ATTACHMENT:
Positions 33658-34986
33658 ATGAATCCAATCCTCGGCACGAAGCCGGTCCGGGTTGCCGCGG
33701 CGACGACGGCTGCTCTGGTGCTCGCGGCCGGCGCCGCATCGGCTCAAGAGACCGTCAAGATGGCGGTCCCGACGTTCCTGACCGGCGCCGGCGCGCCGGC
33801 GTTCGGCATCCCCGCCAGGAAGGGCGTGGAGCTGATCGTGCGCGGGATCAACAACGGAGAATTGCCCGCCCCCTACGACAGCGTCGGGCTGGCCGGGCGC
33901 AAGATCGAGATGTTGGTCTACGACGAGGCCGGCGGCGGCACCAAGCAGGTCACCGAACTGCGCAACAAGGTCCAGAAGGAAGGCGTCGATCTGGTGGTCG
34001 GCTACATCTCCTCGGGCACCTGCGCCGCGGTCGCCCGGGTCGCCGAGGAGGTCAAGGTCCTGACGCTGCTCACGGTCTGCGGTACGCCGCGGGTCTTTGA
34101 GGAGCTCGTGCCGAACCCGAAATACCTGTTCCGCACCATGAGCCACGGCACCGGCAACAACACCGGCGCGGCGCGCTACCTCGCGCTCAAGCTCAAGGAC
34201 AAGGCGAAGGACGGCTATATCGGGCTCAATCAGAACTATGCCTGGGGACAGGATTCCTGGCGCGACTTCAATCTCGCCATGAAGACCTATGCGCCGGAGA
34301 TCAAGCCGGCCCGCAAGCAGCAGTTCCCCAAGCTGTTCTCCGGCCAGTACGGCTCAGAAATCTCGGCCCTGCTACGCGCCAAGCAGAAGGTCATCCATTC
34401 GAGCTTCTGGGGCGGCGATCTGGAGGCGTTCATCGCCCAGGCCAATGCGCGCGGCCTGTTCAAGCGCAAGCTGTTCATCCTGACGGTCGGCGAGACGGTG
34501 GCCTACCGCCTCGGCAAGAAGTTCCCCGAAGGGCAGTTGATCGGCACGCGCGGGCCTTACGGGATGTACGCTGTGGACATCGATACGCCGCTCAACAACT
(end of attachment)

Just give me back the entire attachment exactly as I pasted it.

Positions 33658-34986
33658 ATGAATCCAATCCTCGGCACGAAGCCGGTCCGGGTTGCCGCGG
33701 CGACGACGGCTGCTCTGGTGCTCGCGGCCGGCGCCGCATCGGCTCAAGAGACCGTCAAGATGGCGGTCCCGACGTTCCTGACCGGCGCCGGCGCGCCGGC
33801 GTTCGGCATCCCCGCCAGGAAGGGCGTGGAGCTGATCGTGCGCGGGATCAACAACGGAGAATTGCCCGCCCCCTACGACAGCGTCGGGCTGGCCGGGCGC
33901 AAGATCGAGATGTTGGTCTACGACGAGGCCGGCGGCGGCACCAAGCAGGTCACCGAACTGCGCAACAAGGTCCAGAAGGAAGGCGTCGATCTGGTGGTCG
34001 GCTACATCTCCTCGGGCACCTGCGCCGCGGTCGCCCGGGTCGCCGAGGAGGTCAAGGTCCTGACGCTGCTCACGGTCTGCGGTACGCCGCGGGTCTTTGA
34101 GGAGCTCGTGCCGAACCCGAAATACCTGTTCCGCACCATGAGCCACGGCACCGGCAACAACACCGGCGCGGCGCGCTACCTCGCGCTCAAGCTCAAGGAC
34201 AAGGCGAAGGACGGCTATATCGGGCTCAATCAGAACTATGCCTGGGGACAGGATTCCTGGCGCGACTTCAATCTCGCCATGAAGACCTATGCGCCGGAGA
34301 TCAAGCCGGCCCGCAAGCAGCAGTTCCCCAAGCTGTTCTCCGGCCAGTACGGCTCAGAAATCTCGGCCCTGCTACGCGCCAAGCAGAAGGTCATCCATTC
34401 GAGCTTCTGGGGCGGCGATCTGGAGGCGTTCATCGCCCAGGCCAATGCGCGCGGCCTGTTCAAGCGCAAGCTGTTCATCCTGACGGTCGGCGAGACGGTG
34501 GCCTACCGCCTCGGCAAGAAGTTCCCCGAAGGGCAGTTGATCGGCACGCGCGGGCCTTACGGGATGTACGCTGTGGACATCGATACGCCGCTCAACAACT